“It was a surprise to see how much improvement they showed — and how quickly,” says the study’s lead author Christine Fountain, a postdoctoral fellow at Columbia University. She said she and her colleagues didn’t expect to see kids jump from the low end to the high end in just a few short years.
Communication, social scales
A child at the low end of the communication scale might not be able to talk, or even to make any sounds, explains Fountain. By contrast, those at the other end of the scale “would have a broad vocabulary, understand the meaning of words and use them in appropriate contexts, understand the meaning of story plot and carry on complex conversations,” she says.
A child on the low end of the social scale would have problems interacting with others and would not be able to make friends or socialize. A child with a high social score “would initiate one-on-one interactions with both peers and others in familiar and unfamiliar settings, initiate and maintain friendships, and not need encouragement to participate in social activities,” Fountain explains.
“Bloomers” edge up toward the upper half of both those scales, she explains, adding, “That’s kind of hopeful message.” Hopeful, she says, because the chances that such huge improvements would happen increase when kids get the right kind of therapy early in life.
The new study comes just a few days after the Centers for Disease Control and Prevention released new data suggesting that one in 88 children in the United States today has an autism spectrum disorder.
Poor kids of color left behind
Probing the backgrounds of these “bloomers” to find the reasons for their success, the Columbia University researchers found that these children tended not to have any intellectual disabilities and were more likely
• To be white
• To have mothers with at least a high school education. (They didn’t have information on the fathers.)
• To come from a higher socio-economic class.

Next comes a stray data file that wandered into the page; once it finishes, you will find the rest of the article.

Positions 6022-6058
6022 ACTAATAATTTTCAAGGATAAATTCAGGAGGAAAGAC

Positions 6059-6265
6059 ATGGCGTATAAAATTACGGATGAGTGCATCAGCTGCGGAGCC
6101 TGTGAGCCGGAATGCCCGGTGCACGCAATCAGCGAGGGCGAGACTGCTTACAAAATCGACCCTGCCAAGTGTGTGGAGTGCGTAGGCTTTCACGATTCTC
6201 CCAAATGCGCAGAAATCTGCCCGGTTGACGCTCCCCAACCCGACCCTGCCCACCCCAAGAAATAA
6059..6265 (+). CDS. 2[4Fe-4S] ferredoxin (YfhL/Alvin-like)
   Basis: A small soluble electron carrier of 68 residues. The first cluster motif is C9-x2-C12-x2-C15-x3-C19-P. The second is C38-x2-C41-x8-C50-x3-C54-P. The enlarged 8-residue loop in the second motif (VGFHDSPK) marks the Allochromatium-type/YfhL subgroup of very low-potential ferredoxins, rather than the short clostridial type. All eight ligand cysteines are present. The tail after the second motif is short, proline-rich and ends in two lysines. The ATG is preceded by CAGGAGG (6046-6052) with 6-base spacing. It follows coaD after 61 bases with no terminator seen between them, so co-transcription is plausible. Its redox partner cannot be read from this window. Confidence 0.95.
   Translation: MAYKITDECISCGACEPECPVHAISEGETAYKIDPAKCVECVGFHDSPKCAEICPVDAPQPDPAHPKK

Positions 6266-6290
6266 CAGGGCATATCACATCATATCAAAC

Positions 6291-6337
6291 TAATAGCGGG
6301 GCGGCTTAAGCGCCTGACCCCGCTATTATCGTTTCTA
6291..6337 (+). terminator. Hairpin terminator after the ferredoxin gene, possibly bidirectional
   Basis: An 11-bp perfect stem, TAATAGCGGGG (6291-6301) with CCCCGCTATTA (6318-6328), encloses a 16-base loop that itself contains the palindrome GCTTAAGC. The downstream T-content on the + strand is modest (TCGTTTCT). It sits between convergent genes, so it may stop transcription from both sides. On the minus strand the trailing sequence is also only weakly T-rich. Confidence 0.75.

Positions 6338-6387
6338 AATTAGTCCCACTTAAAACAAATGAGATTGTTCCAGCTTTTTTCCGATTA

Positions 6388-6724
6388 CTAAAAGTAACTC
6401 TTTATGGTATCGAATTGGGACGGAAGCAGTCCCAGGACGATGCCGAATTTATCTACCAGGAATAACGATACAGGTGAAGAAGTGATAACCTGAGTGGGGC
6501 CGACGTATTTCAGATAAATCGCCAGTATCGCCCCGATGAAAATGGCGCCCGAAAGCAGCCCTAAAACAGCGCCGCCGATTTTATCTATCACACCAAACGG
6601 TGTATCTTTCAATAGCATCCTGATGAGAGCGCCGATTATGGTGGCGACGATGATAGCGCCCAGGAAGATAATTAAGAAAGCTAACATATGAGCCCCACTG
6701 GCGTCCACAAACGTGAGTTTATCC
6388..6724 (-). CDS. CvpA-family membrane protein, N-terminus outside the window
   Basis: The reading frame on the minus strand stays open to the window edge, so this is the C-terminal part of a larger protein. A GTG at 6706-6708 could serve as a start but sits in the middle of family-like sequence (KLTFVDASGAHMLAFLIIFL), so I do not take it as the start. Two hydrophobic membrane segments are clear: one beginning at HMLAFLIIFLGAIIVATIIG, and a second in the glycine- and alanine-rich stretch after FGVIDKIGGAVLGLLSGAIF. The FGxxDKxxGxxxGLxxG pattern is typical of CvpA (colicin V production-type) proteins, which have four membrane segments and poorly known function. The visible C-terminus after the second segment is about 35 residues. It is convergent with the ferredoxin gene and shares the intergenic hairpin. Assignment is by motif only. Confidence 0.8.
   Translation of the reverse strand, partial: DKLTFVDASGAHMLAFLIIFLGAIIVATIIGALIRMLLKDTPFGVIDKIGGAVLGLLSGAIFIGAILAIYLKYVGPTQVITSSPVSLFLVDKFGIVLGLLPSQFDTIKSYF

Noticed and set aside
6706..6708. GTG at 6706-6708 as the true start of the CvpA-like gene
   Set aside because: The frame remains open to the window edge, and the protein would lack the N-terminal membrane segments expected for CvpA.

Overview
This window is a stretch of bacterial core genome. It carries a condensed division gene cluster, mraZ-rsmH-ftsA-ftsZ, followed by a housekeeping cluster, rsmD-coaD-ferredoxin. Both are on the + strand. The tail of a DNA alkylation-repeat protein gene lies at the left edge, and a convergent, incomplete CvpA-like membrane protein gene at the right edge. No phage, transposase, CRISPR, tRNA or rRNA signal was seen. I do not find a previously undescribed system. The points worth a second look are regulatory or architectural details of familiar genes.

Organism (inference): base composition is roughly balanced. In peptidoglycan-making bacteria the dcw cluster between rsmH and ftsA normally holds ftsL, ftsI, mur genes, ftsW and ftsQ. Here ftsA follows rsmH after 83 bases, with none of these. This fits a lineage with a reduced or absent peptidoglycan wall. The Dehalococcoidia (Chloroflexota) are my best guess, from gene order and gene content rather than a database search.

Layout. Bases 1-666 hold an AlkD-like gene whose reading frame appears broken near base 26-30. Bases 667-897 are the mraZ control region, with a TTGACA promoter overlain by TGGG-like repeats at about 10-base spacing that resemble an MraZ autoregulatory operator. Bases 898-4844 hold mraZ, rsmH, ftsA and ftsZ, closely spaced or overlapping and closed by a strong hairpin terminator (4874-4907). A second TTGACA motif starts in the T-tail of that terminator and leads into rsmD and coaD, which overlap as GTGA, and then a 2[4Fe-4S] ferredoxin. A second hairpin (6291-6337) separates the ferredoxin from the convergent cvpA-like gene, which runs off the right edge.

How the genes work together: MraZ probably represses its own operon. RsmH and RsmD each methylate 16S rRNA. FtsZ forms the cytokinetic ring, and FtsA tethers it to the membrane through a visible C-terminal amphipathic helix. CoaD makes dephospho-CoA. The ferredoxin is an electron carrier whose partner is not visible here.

Indeed, the researchers say, after poring over the health records of the California autistic children, that success boils down to which kids had parents with more education and financial means to get them into early, intensive therapy.
The findings don’t amaze autism expert Tamar Apelian, a staff psychologist at the autism evaluation clinic at the University of California, Los Angeles.
“Most children need about 30 to 40 hours a week of intervention,” Apelian tells CBS News. “What’s tricky is being able to navigate the system to get the therapy, especially with the state budget crisis. The parents who do this seem to have more means and they can hire an advocate or a lawyer.”
That’s where parents’ backgrounds play a key role. For one, the cost of caring for a child with autism can reach US$3.5 million to US$5 million over a lifetime, experts estimate.
“The critical finding is that when you look at those children that this study refers to as ‘bloomers’ — the children who seemed very low-functioning at the beginning and then did extremely well — they (tend not to) have any intellectual disabilities,” Dr. Rahil Briggs, assistant professor of pediatrics at Albert Einstein College of Medicine, who was not associated with the research, tells TIME Healthland.
Another “very key” factor, according to Dr. Briggs, is that the mothers of the children who bloomed tended to be more educated and not minorities.
“With developmental disorders, the earlier a child receives help, the more likely he or she is to overcome disabilities,” explains TIME magazine health writer Maia Szalavitz in a recent report on the Columbia University findings. Szalavitz’s expertise is neuroscience reporting. “Early intervention matters because the brain is remarkably vulnerable early in life, built to shape itself to the environment it initially faces,” she adds.